“You could take him,” Striappa offered. “You have a Matron Guard’s scent about you. You could—”
“He has no outward reach,” Arin told him. “He has gifts, but he’s thrifty with them, keeps them all directed inward. His body will be his weapon and his mind its architect. Reach out to him. Can you feel his thoughts?”
“No,” Striappa answered. “I thought it was because he was so soon out of the egg and my abilities are not very—”
“I can feel them.” The large woman reached out to the child and cooed at him, but the child’s eyes followed hers, ignoring the hand as if it were of no import. “But give him a few years and a little practice and to those of us with the Long Ways, it will be as if he doesn’t exist.” Her smile did not falter when she added, “We should kill him.”
“But Master Sedric told me—” Striappa bared his claws.
Caius laughed.
“Put your claws away, little manitou.” Arin laughed, too. “I’ll abide by Sedric’s will because I am so sworn. But you mind what I said. That one should have never been brought here. He’s a little sponge and they took him to the center of the Guild Cities where all manner of knowledge could slip into his mind and stick there. What seeds have been planted in that fertile brain amid all of this bloodshed, I shudder to think.”
At a loss for words, Striappa squawked a challenge at her, but Arin made no move to impede him. Fluffing up his feathers, the manitou walked out onto the scant balcony. The cities of Loom and Lumber were burning. Rioters streamed through Commerce, the central city. The standing guard of Warfare could be seen deploying throughout the con­joined Guild Cities, working in tandem with various members of the Long Speaker’s Guild. Bridgeward, the great Southern Gate stood closed,
its walls manned by Dwarves and the Aernese Token Hundred. Even if the Guild Cities fell, the Bridge would stand fast.
Mason, to the southwest, seemed quietest of the embattled metropoles, so Striappa flew in that direction. Once he was clear of the city, he could find a tree or a cave and sleep until dusk. He preferred trav­eling at night, particularly at the rising and setting of the suns, when he was more comfortable and his sight was better. He wasn’t alone in the sky. Bat-like Cavair swooped from place to place in the city, some assisting the guard, others taking part in the looting. Ignoring them as best he could, Striappa flapped toward the strong stone walls of Mason. As he drew closer, he could see the massive ever-open gates had been secured. Archers manned the arrow-slitted walls, taking shots at any who drew too near.
Turning circles in the sky, Striappa surveyed the flow. He didn’t like the look of those bowmen, and flying too high might endanger the baby. Humans did not do so well at high altitudes. Still . . . A few more revolu­tions took him higher and higher until he felt certain he was out of bowshot. It would have been stupid to die in the open having already escaped the Long Speaker’s tower and the violent divide that had, in the Guild Cities at least, spread even to those of the Long Talents. Initiate versus initiate in the absence of Master Sedric. How fared Sedric? he wondered. If Master Sedric and Mistress Cassandra fall at Castleguard, what will become of the—?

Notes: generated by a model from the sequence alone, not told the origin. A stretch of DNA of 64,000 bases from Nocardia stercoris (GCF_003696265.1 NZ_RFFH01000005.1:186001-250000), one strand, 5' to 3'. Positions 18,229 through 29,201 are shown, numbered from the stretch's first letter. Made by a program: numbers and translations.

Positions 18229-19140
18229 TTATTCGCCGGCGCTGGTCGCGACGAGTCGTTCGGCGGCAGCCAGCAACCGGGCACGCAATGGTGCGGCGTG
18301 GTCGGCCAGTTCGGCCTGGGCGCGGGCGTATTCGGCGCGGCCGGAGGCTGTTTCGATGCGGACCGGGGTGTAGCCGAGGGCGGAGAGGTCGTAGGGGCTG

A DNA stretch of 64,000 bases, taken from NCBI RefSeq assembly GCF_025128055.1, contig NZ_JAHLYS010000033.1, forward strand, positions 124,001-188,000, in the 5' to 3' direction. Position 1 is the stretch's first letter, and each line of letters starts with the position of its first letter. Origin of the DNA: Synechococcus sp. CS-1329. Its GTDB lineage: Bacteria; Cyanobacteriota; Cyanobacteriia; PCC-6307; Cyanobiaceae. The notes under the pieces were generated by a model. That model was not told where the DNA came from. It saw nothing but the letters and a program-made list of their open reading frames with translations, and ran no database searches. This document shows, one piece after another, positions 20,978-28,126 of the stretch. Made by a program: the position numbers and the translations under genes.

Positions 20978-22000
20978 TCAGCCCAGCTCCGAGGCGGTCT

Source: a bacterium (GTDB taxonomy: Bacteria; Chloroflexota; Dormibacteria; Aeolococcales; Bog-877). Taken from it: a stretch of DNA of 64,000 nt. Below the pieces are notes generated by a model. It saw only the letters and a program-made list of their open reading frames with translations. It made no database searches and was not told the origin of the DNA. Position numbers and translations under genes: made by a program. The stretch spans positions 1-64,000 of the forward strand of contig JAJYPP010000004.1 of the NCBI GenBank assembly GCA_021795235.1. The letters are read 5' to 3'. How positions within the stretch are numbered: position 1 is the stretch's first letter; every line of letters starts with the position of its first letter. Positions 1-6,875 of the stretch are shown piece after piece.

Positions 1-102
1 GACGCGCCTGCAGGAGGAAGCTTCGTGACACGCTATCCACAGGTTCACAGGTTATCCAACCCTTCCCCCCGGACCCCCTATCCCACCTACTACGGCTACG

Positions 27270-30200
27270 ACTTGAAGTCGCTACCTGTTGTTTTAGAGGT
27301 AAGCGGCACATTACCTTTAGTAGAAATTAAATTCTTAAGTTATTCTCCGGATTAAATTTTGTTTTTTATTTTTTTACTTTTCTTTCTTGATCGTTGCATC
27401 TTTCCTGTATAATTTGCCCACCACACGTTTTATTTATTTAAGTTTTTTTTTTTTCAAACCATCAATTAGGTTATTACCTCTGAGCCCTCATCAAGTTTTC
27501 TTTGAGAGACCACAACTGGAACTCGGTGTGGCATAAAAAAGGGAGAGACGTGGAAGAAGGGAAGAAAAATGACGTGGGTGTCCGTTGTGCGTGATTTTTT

Bands of multicolored light filled the air, blinding him mere heart­beats ahead of the explosion. The mind lash accompanying it nearly took the thought out of him. Protected by his weakness in Long Speaking, Striappa felt the gift burn out (not for good, he hoped) and fade, rather than experiencing more drastic results. Striappa dropped a double handful of wing-lengths in the air, but flapped, beak bloody, back to a safer altitude soon thereafter, concentrating on the feel of the infant breathing in his pouch to ensure they did not travel high enough to cause him harm.
Striappa looked back long enough to watch the spire fall in a flicker of slow motion, fading in and out of sight as if—
No. There was no time to speculate.
Master Sedric had given him a mission: get the child out of the city. Get the child to safety. Await further instructions once the child was safe. And so he flew and tried not to think of the body he’d seen in the after-image, arms wide, amid the wreckage and the falling chaos, eyes closed in concentration as she kept the transmission river flowing on the swift trip down.
Burned out and abandoned, the farm looked safe enough to the young manitou. The dead—and there had been dead—lay cold in the ground, yet no rebuilding had begun, and the barn seemed vacant enough despite the smells clinging to it. Best of all, it was out of the rain. Water falling from the sky did not bother Striappa. A manitou of his clutch could easily shift from feathers to leather wings if flying lightly-boned, but the lightning disconcerted him. When his Long Skills were functioning he would have risked it, but the infant didn’t like flying through it all, and though the child did not cry, Striappa was mildly concerned about keeping the boy warm and dry.